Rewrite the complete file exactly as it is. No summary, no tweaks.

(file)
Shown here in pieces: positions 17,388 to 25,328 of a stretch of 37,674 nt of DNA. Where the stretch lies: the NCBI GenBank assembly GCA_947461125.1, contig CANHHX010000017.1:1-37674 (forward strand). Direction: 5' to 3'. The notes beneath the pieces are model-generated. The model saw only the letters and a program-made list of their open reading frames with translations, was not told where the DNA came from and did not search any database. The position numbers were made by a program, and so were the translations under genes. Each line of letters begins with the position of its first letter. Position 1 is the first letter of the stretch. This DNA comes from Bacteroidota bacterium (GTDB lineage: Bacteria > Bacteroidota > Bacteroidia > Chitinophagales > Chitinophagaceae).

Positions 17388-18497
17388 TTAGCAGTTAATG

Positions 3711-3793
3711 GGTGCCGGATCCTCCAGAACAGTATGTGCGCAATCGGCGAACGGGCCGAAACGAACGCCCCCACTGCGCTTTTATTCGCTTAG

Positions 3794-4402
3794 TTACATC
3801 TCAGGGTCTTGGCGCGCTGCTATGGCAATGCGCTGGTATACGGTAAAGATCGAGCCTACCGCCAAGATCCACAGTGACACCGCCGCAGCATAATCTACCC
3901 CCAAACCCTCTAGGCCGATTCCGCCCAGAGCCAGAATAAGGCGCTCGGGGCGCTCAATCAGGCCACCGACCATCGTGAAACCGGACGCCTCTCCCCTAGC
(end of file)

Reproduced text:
Shown here in pieces: positions 17,388 to 25,328 of a stretch of 37,674 nt of DNA. Where the stretch lies: the NCBI GenBank assembly GCA_947461125.1, contig CANHHX010000017.1:1-37674 (forward strand). Direction: 5' to 3'. The notes beneath the pieces are model-generated. The model saw only the letters and a program-made list of their open reading frames with translations, was not told where the DNA came from and did not search any database. The position numbers were made by a program, and so were the translations under genes. Each line of letters begins with the position of its first letter. Position 1 is the first letter of the stretch. This DNA comes from Bacteroidota bacterium (GTDB lineage: Bacteria > Bacteroidota > Bacteroidia > Chitinophagales > Chitinophagaceae).

Positions 17388-18497
17388 TTAGCAGTTAATG

Positions 3711-3793
3711 GGTGCCGGATCCTCCAGAACAGTATGTGCGCAATCGGCGAACGGGCCGAAACGAACGCCCCCACTGCGCTTTTATTCGCTTAG

Positions 3794-4402
3794 TTACATC
3801 TCAGGGTCTTGGCGCGCTGCTATGGCAATGCGCTGGTATACGGTAAAGATCGAGCCTACCGCCAAGATCCACAGTGACACCGCCGCAGCATAATCTACCC
3901 CCAAACCCTCTAGGCCGATTCCGCCCAGAGCCAGAATAAGGCGCTCGGGGCGCTCAATCAGGCCACCGACCATCGTGAAACCGGACGCCTCTCCCCTAGC